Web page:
Colorado Corporate Contributions Amendment, Amendment 65 (2012)

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Amendment 65
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Type:advisory question
Constitution:Colorado Constitution
Referred by:Colorado Fair Share
Topic:Elections and campaigns
A Colorado Corporate Contributions Amendment was on the November 6, 2012 ballot in Colorado as an advisory question, where it was approved. The measure, proposed by the group Colorado Fair Share, urged the state to support tweaks in state policy on limiting corporate contributions and expenditures in state and national elections. The measure sought to charge state lawmakers with furthering the state's policy on the matter and ask congressional delegates to support efforts to overrule the Citizens United decision by amending the U.S. Constitution.[1]

Election results

See also: 2012 ballot measure election results

The following are official election results:

Colorado Amendment 65 (2012)
Approveda Yes 1,762,515 74.01%

Results via Colorado Secretary of State.

Text of the measure

Ballot language

The ballot language of the measure read as follows:[2]

Shall there be amendments to the Colorado constitution and the Colorado revised statutes concerning support by Colorado’s legislative representatives for a federal constitutional amendment to limit campaign contributions and spending, and, in connection therewith, instructing Colorado’s congressional delegation to propose and support, and the members of Colorado’s state legislature to ratify, an amendment to the United States constitution that allows congress and the states to limit campaign contributions and spending?[3]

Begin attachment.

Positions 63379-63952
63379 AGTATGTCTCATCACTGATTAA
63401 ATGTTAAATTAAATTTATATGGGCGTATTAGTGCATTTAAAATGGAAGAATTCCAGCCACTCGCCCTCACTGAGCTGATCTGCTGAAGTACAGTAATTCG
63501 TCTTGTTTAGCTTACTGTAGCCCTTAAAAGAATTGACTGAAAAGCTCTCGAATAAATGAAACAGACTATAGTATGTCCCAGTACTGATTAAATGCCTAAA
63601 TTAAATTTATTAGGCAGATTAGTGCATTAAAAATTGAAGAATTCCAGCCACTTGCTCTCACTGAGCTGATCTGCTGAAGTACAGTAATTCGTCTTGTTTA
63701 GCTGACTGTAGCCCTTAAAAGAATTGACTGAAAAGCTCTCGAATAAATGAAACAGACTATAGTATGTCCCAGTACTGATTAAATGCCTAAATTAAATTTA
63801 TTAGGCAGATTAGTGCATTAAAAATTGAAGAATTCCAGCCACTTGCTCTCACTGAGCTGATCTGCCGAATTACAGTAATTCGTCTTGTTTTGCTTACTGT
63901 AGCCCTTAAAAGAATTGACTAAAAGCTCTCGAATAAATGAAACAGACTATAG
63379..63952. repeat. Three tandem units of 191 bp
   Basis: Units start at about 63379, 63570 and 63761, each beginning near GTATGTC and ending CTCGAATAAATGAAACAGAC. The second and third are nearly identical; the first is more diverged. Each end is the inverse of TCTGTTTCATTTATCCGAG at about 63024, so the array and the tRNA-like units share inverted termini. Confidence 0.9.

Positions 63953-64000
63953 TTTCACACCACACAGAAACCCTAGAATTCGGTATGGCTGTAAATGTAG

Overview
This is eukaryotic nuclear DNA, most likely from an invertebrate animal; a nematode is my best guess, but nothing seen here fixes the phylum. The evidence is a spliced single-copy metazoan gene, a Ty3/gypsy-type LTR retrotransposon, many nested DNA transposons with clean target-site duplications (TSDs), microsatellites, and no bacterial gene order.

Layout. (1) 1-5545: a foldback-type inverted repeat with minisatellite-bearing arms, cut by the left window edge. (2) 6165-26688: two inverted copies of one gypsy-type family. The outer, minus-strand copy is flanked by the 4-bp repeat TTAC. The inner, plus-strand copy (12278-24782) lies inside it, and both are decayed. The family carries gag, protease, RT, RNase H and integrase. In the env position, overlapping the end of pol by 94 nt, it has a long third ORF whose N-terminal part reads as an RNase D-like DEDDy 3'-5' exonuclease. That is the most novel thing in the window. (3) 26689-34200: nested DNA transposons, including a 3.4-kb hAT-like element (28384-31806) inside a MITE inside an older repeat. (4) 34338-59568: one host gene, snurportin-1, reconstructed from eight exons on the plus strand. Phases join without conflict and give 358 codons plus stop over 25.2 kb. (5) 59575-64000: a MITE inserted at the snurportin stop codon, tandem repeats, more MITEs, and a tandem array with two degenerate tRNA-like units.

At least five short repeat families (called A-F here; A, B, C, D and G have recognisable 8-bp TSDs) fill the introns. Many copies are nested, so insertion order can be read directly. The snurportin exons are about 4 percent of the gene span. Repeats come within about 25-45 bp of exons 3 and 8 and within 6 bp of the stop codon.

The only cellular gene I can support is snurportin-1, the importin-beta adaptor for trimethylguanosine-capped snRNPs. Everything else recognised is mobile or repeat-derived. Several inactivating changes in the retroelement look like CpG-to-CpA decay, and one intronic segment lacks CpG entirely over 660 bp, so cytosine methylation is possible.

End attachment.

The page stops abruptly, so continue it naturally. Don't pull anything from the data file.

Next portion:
The following were supporters of the measure, according to the Colorado Secretary of State's website:

  • Vote Yes on 65 was the main campaign in favor of the measure.
  • Coloradans For Equal Opportunity
  • Coloradans Get Big Money Out of Politics
  • Fair Share Committee to Get Big Money Out of Politics


According to the Vote Yes on 65 campaign's website:

  • "Because of the 2010 US Supreme Court decision Citizens United vs. FEC, and several other decisions, local, state and federal officials no longer have the authority to decide how much money can go into our elections. Our elected representatives, the Supreme Court told us, are no longer allowed to make decisions on behalf of American citizens on how much Super PACs, 527s, corporations, unions and wealthy individuals can spend to elect or defeat candidates or ballot measures."


  • No formal opposition was formed against the measure, according to the Colorado Secretary of State's website.
  • Blogger Ari Armstrong wrote an article published in the Denver Post that stated, "Oddly, while Amendment 65 asks Congress to impose censorship, it is totally silent as to how, or even whether, Congress must stop with censorship. Voting for Amendment 65 is like handing a random politician your credit card, sending him on a shopping spree, and asking him to buy whatever he thinks you need.[4]
  • According to a column by Mike Rosen, radio host in the state, "The so-called instructions of Amendment 65 couldn't even dictate the behavior of our two U.S. senators, elected statewide. They have minds of their own. As Edmund Burke, a member of the English Parliament, explained to his constituents in Bristol, 'I am your representative, not your delegate.' If you don't like how a legislator votes, vote for someone else next time. In the meantime, he's not a puppet on a string. Amendment 65 won't change anything if it passes, although it would reveal that Coloradans who vote for it don't know much about civics."[5]

Path to the ballot

See also: Laws governing the initiative process in Colorado

In order to qualify the initiative for the 2012 ballot in the state, supporters had to gather 85,853 valid signatures by the August 6, 2012 petition drive deadline.

According to reports, amendment supporters delivered 176,000 signatures to the Secretary of State on the deadline. It was subsequently approved for the ballot.[6]

Similar measures

See also